Located in Central America, Guatemala is a mountainous country, except for the south coast and the northern lowlands. The average temperature on the coast is 77 to 86 degrees Fahrenheit (25-30 degrees Celsius) while on the mountains, it s around 59 degrees Fahrenheit (15 degrees Celsius). The rainy seasons are from May to October, while the dry seasons are from November to April.
The main language is Spanish but there are some indigenous Amerindian languages still floating around amongst the natives. The most popular cities include Guatemala City (the capital, obviously), Antigua, Flores, and Tikal. These cities are all filled with lots of activities and must-see destinations.
The ancient Mayans (remember them from your days in history class?) created some of their most impressive cities in Tikal. Located in the northern region, this archaeological site is the best preserved Mayan ruin to date and is a historical landmark.
For all you brainy tourists, the Ixchel Museum of Mayan Costumes is one of the largest museums in Guatemala, containing clothing, paintings, and pottery created by the Mayans centuries ago.
For risk takers, Guatemala has provided you with the Pacaya volcano. An 8,371 foot (2,551 meter) volcano found near Lake Atitlan, it is the most climbed volcano in the country. Tour guides are provided for first timers, but the option to climb it at your own risk is always available (or get the tour guide!).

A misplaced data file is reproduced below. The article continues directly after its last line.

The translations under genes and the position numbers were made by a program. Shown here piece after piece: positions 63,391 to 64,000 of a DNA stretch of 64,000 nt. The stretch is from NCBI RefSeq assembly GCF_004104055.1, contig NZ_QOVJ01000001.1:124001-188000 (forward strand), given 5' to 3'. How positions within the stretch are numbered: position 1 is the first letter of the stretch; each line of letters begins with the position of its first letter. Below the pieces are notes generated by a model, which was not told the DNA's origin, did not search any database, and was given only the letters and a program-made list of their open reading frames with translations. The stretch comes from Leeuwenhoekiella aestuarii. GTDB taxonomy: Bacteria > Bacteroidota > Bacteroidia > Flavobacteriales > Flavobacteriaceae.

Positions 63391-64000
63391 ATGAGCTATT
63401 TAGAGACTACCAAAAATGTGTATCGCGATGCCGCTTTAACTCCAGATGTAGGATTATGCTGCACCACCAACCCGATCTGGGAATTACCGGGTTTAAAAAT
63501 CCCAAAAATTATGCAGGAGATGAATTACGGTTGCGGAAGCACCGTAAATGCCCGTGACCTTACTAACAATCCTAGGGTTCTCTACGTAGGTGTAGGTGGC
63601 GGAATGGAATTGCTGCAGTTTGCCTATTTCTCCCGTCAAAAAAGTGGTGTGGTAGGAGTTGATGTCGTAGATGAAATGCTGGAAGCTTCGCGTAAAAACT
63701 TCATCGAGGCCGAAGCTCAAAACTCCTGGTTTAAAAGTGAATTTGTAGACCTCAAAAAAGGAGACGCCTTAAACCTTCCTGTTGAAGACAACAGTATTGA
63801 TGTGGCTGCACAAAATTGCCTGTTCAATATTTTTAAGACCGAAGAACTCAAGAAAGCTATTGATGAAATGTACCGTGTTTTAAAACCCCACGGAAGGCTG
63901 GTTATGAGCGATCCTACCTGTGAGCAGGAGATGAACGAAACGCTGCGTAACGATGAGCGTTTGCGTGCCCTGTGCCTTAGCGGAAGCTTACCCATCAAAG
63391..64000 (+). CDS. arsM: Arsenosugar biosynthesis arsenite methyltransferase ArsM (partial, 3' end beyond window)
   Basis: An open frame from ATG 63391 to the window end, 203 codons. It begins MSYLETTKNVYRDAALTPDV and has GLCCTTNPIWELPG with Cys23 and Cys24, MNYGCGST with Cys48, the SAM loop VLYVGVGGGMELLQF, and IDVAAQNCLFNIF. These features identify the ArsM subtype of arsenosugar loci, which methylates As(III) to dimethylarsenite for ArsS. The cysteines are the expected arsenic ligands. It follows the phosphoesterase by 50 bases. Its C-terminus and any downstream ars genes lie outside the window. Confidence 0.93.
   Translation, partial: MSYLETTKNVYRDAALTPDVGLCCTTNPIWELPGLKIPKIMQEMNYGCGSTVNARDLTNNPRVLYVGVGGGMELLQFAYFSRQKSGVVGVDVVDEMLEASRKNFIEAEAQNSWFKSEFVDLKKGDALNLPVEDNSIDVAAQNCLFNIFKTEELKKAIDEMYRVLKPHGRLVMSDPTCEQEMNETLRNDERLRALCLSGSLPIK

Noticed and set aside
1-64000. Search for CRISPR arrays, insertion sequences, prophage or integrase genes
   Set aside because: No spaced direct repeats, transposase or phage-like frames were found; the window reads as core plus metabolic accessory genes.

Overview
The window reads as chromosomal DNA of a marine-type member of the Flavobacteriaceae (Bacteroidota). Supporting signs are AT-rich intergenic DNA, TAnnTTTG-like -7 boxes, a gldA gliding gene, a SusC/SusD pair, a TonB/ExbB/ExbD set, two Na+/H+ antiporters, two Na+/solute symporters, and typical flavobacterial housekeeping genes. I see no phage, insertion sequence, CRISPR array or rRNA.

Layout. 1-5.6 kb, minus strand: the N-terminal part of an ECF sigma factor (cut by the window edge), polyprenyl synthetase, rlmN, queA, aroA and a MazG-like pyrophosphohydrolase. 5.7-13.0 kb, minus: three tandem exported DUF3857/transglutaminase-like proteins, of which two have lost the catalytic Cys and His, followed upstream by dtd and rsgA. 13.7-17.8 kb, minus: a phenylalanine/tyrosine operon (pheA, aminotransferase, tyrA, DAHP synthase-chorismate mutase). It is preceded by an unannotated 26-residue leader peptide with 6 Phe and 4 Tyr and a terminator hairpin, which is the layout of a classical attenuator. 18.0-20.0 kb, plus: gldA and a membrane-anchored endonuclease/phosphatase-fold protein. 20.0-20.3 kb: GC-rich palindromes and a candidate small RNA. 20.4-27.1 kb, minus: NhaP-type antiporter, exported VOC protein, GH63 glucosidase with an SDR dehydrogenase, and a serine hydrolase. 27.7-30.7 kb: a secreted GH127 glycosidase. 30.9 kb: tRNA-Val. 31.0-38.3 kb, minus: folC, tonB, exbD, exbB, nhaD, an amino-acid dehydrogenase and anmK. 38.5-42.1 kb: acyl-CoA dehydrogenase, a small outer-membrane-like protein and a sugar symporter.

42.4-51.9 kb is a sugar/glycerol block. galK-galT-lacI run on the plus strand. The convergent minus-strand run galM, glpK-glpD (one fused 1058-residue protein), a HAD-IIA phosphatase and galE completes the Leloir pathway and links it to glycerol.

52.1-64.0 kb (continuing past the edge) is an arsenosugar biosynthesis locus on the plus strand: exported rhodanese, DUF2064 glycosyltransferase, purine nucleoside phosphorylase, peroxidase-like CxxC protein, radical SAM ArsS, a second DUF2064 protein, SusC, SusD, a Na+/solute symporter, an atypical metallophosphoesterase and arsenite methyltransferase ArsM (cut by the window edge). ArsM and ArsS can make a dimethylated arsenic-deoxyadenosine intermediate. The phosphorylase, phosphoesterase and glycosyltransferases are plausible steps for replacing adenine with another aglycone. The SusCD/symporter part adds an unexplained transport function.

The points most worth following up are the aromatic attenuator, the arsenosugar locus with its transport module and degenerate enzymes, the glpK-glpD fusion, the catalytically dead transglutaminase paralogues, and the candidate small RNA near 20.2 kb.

After a difficult hike, some down time by the Monterrico beach is desirable. The perfect destination for watching the sunset and containing black sand, this beach is like no other in Central America. Nature lovers will be pleased with the Tikal National Park, which is the most famous cultural and natural preserve in Guatemala. Discovered by a gum collector (cool job) in the 1800s, it is full of diverse plants and is a World Heritage Site.
Considered the most beautiful view in Guatemala by the natives (and you know Guatemalans don t lie!), Lake Atitlan was formed by a volcano. Surrounded by Mayan villages and three towering volcanoes, this lake is the deepest in Central America.
Most importantly, when it comes to shopping, the Chichicastenango market is where vendors from different countries come to sell their impeccable hand-made goods. Accessible from Guatemala City, Antigua, and Quetzaltenango, the market is full of culture, traditional food, textiles from around the world, and historical treasures. Hungry after all that vacationing? The base of all Guatemalan meals is corn, beans, rice, cheese, and tortillas. Fresh fruit from the rain forests is also very popular, being used to make fruit shakes and (wait for it) tropical, alcoholic beverages that the country is famous for.